Get the detailed PDF from which the above was captured (it’s so pretty).
I went to a very interesting performance today: “The Mathematics in Music: a concert-conversation with Elaine Chew”, in Killian Hall at MIT. Elaine is visiting Harvard for the year from USC, where she is a professor. She has an amazingly broad background that is super-pleasing… having studied math, computer science, music performance, and operations research.
Elaine performed four piano pieces, three of which were composed just for her, that use playful tricks in math as compositional inspiration. Some of these tricks included:
- Composing with a meter determined by the numbers in a row (or column) of a completed Sudoku puzzle. This piece had a different time signature for every measure… 3/8, 1/8, 7/8, 9/8, and so on, accompanied by an entirely different sequence for the other hand. I was very impressed that anyone could play a piece like that. Listening in the audience, you want desperately to tap your foot to ground yourself in some kind of beat, but it’s impossible.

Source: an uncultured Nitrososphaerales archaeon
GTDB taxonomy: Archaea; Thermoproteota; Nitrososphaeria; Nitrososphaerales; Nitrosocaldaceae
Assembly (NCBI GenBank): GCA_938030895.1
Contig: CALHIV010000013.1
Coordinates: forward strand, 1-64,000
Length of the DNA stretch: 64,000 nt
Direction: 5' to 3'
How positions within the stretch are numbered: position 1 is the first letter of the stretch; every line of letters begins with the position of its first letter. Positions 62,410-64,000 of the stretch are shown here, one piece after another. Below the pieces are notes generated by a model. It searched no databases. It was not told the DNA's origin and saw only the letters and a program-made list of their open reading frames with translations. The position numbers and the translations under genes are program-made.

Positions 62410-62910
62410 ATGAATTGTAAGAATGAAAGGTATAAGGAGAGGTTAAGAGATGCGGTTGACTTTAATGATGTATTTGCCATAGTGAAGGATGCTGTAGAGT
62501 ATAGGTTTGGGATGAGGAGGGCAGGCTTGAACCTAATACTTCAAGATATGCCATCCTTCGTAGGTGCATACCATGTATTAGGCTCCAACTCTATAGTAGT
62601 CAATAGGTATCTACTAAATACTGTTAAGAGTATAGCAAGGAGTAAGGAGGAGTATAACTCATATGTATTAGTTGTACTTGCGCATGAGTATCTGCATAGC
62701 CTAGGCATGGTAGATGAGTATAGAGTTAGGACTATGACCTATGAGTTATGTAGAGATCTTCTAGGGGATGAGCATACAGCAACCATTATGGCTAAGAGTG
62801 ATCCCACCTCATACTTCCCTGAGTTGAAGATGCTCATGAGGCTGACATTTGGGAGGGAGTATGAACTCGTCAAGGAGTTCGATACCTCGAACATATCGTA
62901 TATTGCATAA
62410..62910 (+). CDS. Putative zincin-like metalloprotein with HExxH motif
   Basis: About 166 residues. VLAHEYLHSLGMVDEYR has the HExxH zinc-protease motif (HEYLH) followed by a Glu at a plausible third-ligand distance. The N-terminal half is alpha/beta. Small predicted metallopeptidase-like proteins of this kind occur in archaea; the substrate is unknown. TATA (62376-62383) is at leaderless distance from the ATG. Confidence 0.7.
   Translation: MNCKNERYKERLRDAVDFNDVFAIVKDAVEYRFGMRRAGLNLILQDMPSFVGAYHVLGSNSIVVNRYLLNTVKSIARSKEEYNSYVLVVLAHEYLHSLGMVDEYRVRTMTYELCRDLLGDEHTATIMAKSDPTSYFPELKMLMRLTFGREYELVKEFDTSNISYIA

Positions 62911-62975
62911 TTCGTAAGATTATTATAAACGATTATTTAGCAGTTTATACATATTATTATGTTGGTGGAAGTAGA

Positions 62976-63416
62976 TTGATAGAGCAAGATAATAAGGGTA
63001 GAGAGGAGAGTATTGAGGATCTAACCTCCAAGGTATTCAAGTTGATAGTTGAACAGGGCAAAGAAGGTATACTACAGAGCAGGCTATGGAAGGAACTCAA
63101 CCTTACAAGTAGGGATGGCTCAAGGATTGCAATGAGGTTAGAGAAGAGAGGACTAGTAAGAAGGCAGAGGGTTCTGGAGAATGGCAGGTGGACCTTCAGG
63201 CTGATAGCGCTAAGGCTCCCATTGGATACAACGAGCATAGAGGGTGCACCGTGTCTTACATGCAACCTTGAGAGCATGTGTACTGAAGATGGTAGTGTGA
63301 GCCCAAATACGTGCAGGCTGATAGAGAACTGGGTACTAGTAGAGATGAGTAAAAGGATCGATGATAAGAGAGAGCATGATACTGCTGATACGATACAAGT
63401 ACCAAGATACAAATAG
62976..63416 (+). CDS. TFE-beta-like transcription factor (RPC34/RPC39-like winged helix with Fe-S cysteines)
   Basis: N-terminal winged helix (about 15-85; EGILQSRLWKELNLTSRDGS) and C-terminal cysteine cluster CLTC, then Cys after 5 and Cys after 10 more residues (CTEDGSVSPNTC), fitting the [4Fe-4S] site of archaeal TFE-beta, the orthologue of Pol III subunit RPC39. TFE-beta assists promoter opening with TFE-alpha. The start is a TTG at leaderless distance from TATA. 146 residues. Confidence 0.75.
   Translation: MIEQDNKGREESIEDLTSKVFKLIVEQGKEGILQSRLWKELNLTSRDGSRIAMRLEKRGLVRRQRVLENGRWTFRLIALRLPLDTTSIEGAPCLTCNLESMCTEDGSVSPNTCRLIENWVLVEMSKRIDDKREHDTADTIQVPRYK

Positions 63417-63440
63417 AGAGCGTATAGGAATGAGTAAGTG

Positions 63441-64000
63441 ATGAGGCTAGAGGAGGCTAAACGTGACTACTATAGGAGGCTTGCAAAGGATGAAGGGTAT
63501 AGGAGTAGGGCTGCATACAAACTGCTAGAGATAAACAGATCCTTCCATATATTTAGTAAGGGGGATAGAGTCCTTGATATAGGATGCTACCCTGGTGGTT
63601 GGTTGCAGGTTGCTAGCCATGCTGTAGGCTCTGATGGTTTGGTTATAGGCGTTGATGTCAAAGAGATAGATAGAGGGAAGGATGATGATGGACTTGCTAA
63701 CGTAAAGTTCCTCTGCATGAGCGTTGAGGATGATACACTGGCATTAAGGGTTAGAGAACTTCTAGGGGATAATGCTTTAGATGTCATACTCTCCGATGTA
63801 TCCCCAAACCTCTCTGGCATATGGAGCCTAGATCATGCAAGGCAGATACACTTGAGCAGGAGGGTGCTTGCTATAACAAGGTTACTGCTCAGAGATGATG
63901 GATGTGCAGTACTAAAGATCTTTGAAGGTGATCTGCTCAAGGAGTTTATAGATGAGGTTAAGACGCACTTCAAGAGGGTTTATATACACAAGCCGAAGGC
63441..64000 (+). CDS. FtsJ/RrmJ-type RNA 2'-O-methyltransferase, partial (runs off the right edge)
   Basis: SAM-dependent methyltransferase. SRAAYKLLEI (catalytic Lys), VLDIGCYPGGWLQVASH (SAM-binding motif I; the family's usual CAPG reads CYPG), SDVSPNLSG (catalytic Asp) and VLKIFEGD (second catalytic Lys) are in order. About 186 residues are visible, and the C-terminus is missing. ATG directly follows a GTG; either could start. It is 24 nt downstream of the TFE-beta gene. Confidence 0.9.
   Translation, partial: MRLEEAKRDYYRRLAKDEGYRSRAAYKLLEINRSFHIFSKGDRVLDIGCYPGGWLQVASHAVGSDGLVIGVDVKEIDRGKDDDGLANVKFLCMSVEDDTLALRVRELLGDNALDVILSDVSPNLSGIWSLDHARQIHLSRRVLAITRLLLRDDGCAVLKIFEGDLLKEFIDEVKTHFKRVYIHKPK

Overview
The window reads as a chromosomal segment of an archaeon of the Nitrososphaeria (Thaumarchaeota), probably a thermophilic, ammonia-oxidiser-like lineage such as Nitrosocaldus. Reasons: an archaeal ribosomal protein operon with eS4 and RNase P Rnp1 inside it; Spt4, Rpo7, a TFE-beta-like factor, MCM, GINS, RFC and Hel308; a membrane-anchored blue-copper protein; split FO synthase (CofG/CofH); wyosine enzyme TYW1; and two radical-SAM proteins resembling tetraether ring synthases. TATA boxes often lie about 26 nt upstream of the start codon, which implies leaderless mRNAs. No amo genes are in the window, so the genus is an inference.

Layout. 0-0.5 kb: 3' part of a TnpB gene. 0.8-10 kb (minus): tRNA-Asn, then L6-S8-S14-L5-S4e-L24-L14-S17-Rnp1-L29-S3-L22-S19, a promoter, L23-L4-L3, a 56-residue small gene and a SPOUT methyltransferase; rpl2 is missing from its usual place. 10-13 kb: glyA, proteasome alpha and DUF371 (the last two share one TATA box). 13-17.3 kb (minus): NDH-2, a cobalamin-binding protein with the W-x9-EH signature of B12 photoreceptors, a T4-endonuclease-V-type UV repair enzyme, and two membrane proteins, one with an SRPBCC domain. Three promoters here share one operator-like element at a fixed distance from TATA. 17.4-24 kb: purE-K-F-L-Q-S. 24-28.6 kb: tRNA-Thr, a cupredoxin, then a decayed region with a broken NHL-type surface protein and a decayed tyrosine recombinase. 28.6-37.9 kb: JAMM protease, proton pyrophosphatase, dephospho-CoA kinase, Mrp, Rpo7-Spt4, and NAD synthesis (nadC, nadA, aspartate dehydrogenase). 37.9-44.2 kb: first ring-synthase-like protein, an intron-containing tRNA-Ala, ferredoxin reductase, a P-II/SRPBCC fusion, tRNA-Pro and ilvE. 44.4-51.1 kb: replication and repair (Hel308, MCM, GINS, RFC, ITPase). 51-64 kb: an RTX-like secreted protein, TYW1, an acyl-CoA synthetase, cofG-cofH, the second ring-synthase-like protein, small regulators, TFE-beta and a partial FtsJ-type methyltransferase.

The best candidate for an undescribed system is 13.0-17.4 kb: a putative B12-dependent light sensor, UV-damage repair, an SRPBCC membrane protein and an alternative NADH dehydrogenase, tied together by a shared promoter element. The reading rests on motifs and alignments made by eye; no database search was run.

- A bi-tonal piece: right hand and left play in different keys. Chew likened this to patting your head and rubbing your belly at the same time.
- Genetic programming: The composer applies the idea of genetic mutations and substitutions on a familiar theme at the note and phrase level, which results in some jarring effects.
Elaine and her colleague, Alexandre Francois, developed a way of visualizing tonality called MuSA.RT, which accompanied her during two of the pieces. MuSA.RT shows (as a real-time accompaniment to MIDI-enabled piano) the changing notes and key of the piece along a spiral that is kind of like a 3-D version of the Tonnetz. More on the model in Elaine’s paper (PDF).
I went to see Oliver Sacks talk about his new book Musicophilia at the Cambridge Forum on Monday night, in Harvard Square. He described one very interesting phenomenon that I’ve never heard of before… that colorblind people with synesthesia can sometimes have associations that result in the perception of colors they have never seen in the real world. These colors are called “martian colors”.
(Much more info in this great blog post.)
I just had the pleasure of watching Helvetica, a film about the font, typography, and the wide range of deep responses we can have to the way we write our letters in space. It is a great movie; go see it if you can.
Director Gary Hustwit was there with us, answering questions after the show. The funniest part was him describing how he got the music for the film (“What does Helvetica sound like??”), most of which was straight from the iTunes playlist he was listening to at the time he conjured up the idea for the film. (Think Four Tet, Caribou, Sam Prekop.) He’s got a background producing music documentaries, so has plenty of connections.